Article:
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Character building & Coach Brown
Dave Tilton wrote about this photo: “Here’s the 1970 (Manteca High) sophomore team photo. I am standing next to Coach Linn, near the back on the left side of the photo. My mother labeled me with a star - as mothers do - in blue ink. Incidentally, number 21 (near the bottom left corner) is Sierra baseball coach Jack Thomson. We grew up across the street from each other.” - photo by Photo courtesy Dave Tilton


Memorial services for former East Union High football coach Jim Brown who passed away April 11 takes place today at 11 a.m. at the East Union High gym.

In 1970 I was a member of the Manteca High School sophomore football team.  As freshmen, my teammates and I had finished first in the Valley Oak League standings; we had every intention of doing the same thing as sophomores.  Our coaches were Butch Linn, who had coached us as freshmen, and Jim Brown.

We were in first place or near it during most of that sophomore season.  There were a couple of games near the end of the season where our team did not play up to its capabilities – I was one of the players who lost a starting position as a result of not getting the job done during those games – it resulted in our coaches’ decision that we needed “character building,” which meant the last 30 minutes of practice were devoted mostly to hundred-yard sprints, with belly-flops every ten yards while wearing our usual practice uniform, pads and helmet, during the week we were scheduled to face Sonora High School at Gus Schmiedt Field on Friday.

 By Wednesday a few of my teammates and I met in the school library to talk about character building.  The consensus was that we were being punished and the time spent on belly flops could be better used to practice our plays and formations.  

We had a game to win.

After that day’s practice, which was no different than Monday or Tuesday, a few of us stayed to talk some more outside our field house, where we kept our gear and where the coaches had an office.  I can still remember our linebacker Stan Mathews saying, “This isn’t right,” which seemed to become the catalyst for what happened next.  We spontaneously headed back into the field house; the rest of our teammates, who must have thought something was scheduled by the coaches at the last minute,  followed us back inside.  We all sat on the benches by our lockers and waited.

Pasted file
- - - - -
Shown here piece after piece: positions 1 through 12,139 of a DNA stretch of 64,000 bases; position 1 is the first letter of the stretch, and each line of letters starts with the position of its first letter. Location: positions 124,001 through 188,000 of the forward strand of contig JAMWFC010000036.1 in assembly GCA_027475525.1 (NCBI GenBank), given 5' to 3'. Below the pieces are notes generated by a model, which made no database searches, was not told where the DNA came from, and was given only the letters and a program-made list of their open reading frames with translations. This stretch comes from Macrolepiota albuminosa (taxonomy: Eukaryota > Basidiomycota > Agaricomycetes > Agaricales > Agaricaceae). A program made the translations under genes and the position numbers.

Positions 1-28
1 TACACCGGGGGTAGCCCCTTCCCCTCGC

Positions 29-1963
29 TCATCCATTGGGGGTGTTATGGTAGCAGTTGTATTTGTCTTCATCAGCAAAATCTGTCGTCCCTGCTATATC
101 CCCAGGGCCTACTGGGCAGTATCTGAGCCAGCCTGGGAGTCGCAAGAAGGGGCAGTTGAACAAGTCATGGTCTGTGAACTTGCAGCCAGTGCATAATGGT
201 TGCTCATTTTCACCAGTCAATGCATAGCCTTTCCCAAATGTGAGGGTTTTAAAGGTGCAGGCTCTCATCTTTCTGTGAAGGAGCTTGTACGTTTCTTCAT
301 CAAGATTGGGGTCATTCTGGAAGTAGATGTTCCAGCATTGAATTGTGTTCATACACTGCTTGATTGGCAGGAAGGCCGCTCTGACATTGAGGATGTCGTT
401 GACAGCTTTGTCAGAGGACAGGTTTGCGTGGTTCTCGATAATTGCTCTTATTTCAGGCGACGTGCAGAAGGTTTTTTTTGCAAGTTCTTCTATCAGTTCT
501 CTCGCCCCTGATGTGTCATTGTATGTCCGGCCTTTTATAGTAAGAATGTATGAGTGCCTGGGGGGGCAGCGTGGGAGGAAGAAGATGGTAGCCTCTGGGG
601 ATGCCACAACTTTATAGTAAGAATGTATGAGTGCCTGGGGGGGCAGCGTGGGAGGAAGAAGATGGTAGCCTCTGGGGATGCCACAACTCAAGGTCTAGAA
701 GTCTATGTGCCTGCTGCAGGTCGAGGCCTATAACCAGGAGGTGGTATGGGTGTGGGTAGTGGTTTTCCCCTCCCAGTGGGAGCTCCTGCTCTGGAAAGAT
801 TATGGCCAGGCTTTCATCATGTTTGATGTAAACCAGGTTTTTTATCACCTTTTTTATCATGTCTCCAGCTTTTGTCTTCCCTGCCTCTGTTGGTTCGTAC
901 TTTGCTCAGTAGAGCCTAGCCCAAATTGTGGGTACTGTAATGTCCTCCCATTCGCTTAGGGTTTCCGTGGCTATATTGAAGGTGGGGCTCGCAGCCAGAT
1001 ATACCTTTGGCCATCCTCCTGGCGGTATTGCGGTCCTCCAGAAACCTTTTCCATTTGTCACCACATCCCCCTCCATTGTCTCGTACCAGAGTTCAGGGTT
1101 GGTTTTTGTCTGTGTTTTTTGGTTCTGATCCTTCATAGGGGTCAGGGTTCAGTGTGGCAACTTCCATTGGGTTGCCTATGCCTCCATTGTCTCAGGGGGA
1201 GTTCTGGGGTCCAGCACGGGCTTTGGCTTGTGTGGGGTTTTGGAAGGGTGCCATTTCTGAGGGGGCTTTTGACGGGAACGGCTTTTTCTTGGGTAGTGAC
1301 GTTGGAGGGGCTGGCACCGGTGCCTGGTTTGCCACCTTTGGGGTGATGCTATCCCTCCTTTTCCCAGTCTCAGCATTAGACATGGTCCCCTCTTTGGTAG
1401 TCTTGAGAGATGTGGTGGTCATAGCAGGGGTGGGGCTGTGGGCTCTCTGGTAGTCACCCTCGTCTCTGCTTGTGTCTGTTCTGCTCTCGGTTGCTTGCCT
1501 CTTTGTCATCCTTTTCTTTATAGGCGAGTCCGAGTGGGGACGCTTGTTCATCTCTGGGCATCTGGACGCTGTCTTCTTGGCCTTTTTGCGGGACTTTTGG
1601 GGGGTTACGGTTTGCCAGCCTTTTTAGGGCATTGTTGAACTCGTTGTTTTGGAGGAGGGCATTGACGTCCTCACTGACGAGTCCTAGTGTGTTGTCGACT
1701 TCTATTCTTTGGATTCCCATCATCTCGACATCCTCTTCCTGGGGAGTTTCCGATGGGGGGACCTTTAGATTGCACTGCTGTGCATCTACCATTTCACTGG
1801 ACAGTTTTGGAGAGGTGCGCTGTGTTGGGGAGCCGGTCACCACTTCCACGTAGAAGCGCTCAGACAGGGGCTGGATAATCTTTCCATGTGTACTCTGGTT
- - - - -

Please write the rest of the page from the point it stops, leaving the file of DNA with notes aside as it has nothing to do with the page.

What happened next still amazes me 41 years after it happened: Coach Brown came out of his office, stood in the middle of the area where we were seated, and listened while everyone on the team had a chance to speak about their feelings on character building, time management, and Friday’s game.  A lot of fingers were pointed, most of them were directed at our coaches.  There was no sense of mutiny, just a team that wanted to be heard by its coaches and peers.

This episode took place during an era when coaches of any sport at any level of competition were considered, or at least treated, as omnipotent rulers whose every whim and command was unquestioned and obeyed by their players.  What we – a group of 15-year-old boys (!) – were doing  was not only considered wrong in terms of the coach-player dynamic, we risked at least another week of character building, even getting kicked off the team.  At this point, however, I think everyone realized that something was wrong with the way our coaches were trying to repair the team, even our teammate who talked the coaches into letting him refrain from character building because his stomach hurt.

Coach Brown listened to each one of us and made comments wherever he felt it necessary to clarify his actions.  Coach Linn, who had remained in the office for the entire time of our return, joined us near the end of our meeting to display the above-mentioned dynamic and tell us how ashamed he was of our behavior.  He was furious.  Coach Brown let him speak uninterrupted, in the same way that he let us speak, then he told us to go home, do our homework for school, get some rest, and be at practice tomorrow.

The next day’s practice was business as usual.  Thursday practices were always devoted to running plays, no pads, no contact, just getting ready for the next day’s game.  There was no character building.

I do not remember the final score of the game.  I think we lost by a point.  I do remember Sonora scored its go-ahead touchdown on a running play, a sweep on the side where I had been playing as a defensive end.  It was during a goal line stand on third down.  Before the play, Coach Brown had told me to go in and replace my replacement; unfortunately, there was not enough time for me to join the defense, so he grabbed my shoulder pads and stopped me from running onto the field.  We stood and watched Sonora’s halfback run into the end zone.

After the game in the field house, my teammates and I showered and dressed, no one said much about anything.  Coach Brown came out of his office, looked at us, and said, “Tonight you men showed everyone here a lot of character.”  Not boys.  


Thanks, Coach.

Editor’s note: Former Mantecan Dave Tilton co-authored the book, “First to Leave,” with longtime friend Lewis Buzbee. The book is a collection of two novellas set in California’s Central Valley. Tilton’s contribution, “Before the Sun,” is a tale of growing up in Manteca in the 1960s. Besides being a writer, Tilton is also a solo recording artist and is a member of folk-jazz duo Seventh Triangle.